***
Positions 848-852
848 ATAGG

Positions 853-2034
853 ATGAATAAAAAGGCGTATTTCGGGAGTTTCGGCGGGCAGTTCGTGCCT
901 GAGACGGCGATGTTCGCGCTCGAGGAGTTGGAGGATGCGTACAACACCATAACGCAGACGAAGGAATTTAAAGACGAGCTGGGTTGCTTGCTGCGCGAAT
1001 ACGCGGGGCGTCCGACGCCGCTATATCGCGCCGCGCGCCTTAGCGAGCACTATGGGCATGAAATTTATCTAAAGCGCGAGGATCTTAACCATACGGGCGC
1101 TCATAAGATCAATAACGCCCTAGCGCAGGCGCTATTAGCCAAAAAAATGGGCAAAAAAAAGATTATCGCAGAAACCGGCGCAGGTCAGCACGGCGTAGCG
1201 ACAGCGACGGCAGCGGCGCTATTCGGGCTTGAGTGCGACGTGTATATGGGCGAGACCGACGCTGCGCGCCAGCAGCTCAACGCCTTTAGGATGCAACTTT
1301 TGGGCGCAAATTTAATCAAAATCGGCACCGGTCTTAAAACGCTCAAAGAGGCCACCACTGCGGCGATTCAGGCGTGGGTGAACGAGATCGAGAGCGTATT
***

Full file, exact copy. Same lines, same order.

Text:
Positions 848-852
848 ATAGG

Positions 853-2034
853 ATGAATAAAAAGGCGTATTTCGGGAGTTTCGGCGGGCAGTTCGTGCCT
901 GAGACGGCGATGTTCGCGCTCGAGGAGTTGGAGGATGCGTACAACACCATAACGCAGACGAAGGAATTTAAAGACGAGCTGGGTTGCTTGCTGCGCGAAT
1001 ACGCGGGGCGTCCGACGCCGCTATATCGCGCCGCGCGCCTTAGCGAGCACTATGGGCATGAAATTTATCTAAAGCGCGAGGATCTTAACCATACGGGCGC
1101 TCATAAGATCAATAACGCCCTAGCGCAGGCGCTATTAGCCAAAAAAATGGGCAAAAAAAAGATTATCGCAGAAACCGGCGCAGGTCAGCACGGCGTAGCG
1201 ACAGCGACGGCAGCGGCGCTATTCGGGCTTGAGTGCGACGTGTATATGGGCGAGACCGACGCTGCGCGCCAGCAGCTCAACGCCTTTAGGATGCAACTTT
1301 TGGGCGCAAATTTAATCAAAATCGGCACCGGTCTTAAAACGCTCAAAGAGGCCACCACTGCGGCGATTCAGGCGTGGGTGAACGAGATCGAGAGCGTATT